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Arts - Entertainment & It

Wake Up and Dream

Interact Theater Company from the USA and Rajanagarinda Institute for Child Development (RICD) in Chiang Mai create an original play comprising actors with and without disabilities from the United States and Thailand in Wake Up and Dream at CMU Art Museum on March 2 and 3.

The third annual theatrical collaboration between Interact Theater Company and RICD is a series of songs, stories, comedy and film that explore the value of having dreams and daring to reach beyond our perceived limitations. Interact Theater professionals along with Thai performers with and without disabilities, are spending two months creating this musical celebration and performance about the human capacity to reach beyond expectations. Songs and stories will be presented along with be filmed interviews of parents, children, and team leaders who have been a part of this creative process and have witnessed the changes taking place in all who participate.Interact brings to the collaboration its winning philosophy of radical inclusion; mixing professional performers and actors with a wide range of disabilities, ages and ethnic back grounds in the creative and performing experience. Added to the collaboration by professional staff of RICD and all of the wonderful performers there, is the Thai sense of Sanook. Through this collaboration, our goal is to deliver toour audience a meaningful, joyful theatrical experience.

"Wake up and Dream" is more than a show: it's an experience that will change the way the audience looks and feels about the capabilities of all people, especially those with disabilities.

Interact Theater Company has been helping people to wake up to the full potential of people with disabilities for more than 20 years. For the past 8 years, they have been traveling around the world performing and helping other organizations create a new model of programming.  Interact’s Artistic Director and Founder, Jeanne Calvit says, "People with disabilities the world over are often seen as flawed, infirm or ‘less than’. We turn that paradigm on its head and shine a light on their gifts and talents. By doing this we change perceptions and it has a wonderful ripple effect that has a positive impact on families, caregivers and professionals that work with our artists. Being involved in Theater and Art in collaboration with others has a healing and therapeutic effect on not only the participants but the whole community."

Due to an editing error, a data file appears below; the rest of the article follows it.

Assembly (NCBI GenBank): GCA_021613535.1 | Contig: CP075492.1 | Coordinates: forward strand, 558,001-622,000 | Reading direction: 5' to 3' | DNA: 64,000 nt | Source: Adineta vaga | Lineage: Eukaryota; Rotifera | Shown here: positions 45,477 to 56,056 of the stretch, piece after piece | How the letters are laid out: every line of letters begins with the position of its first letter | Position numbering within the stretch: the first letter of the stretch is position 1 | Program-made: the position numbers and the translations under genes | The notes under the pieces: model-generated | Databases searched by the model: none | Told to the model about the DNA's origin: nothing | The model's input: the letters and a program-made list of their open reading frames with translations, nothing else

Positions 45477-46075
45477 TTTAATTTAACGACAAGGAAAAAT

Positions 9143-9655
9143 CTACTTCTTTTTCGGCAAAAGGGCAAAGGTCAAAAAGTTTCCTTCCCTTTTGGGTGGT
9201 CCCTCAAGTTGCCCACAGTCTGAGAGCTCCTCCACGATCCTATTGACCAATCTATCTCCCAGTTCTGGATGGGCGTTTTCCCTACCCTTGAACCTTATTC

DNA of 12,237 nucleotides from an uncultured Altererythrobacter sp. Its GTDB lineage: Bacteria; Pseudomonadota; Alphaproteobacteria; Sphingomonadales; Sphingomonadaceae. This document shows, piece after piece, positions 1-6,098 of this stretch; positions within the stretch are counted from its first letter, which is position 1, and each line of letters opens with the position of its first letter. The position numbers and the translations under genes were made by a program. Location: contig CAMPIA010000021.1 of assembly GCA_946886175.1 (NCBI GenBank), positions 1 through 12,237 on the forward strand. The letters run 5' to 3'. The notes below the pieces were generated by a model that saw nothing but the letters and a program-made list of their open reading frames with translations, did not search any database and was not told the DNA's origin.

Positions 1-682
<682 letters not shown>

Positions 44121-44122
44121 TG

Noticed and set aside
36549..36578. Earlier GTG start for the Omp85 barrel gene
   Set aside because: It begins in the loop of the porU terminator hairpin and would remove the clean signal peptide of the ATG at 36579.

Wake Up and Dream will show on 7 pm Friday, March 2, and 2 pm and 7 pm on Saturday, March 3 at CMU Art Museum Theater (Corner of Suthep Road and Nimmanhaemin Road). Tickets are available at the door for 200 baht.

Contemporary dance performance takes a hard look at the Lanna Dream

K. Waewdao’s performance was a scathing critique at the idealized vision many Thais have of the North.

By Shana Kongmun

The FIAO - Chiang Mai show, a contemporary Lanna Dance performance saw the Norsan Group perform the modern dance performance Muan and the ironic and funny critique of the commercialization of Northern culture in the performance titled Lanna Dream by Waewdao Srisook.

The first part of the performance was the modern dance and performance by the Norsan Group which involved unique painting as part of the performance as well as singing, instrumental music and dance. The gracefulness of the dancers made the entire performance a pleasure to watch.

The Norsan Group put on a graceful and beautiful dance performance.

K. Waewdao then took the stage with her set of performers and her quick change performance from Lanna dancer to hill tribes, to umbrella dance, to strip down to nearly nothing and then be re-dressed in the traditional Lanna costume was a scathing critique of the commercialization of Northern culture. The “culture commodity” that has been created to suit not only foreigners’ visions of the “Lanna Dream” but also those of other Thai people who view the northerners with some kind of idealized and falsified vision. A video of an interview with Ajarn Vithi Phanichphan drove this issue home. Dr. Vithi is a well known scholar of Northern culture and one who has often had controversial runins with others as he points out that the whole idea of a “Lanna culture” was created to sell the North.

The performances by the Norsan Group and K. Waewdao will be repeated for the benefit of those in Bangkok this weekend, on the 25th and 26th at the Nakarin Theatre on Sirnagarindra Rd. Perhaps those who attend will take away a different vision of the North and a more realistic one.

K. Nok and her staff organized the event and encourage those in Bangkok or with friends in Bangkok to see the performances scheduled for Saturday the 25th of February and Sunday the 26th of February. [email protected]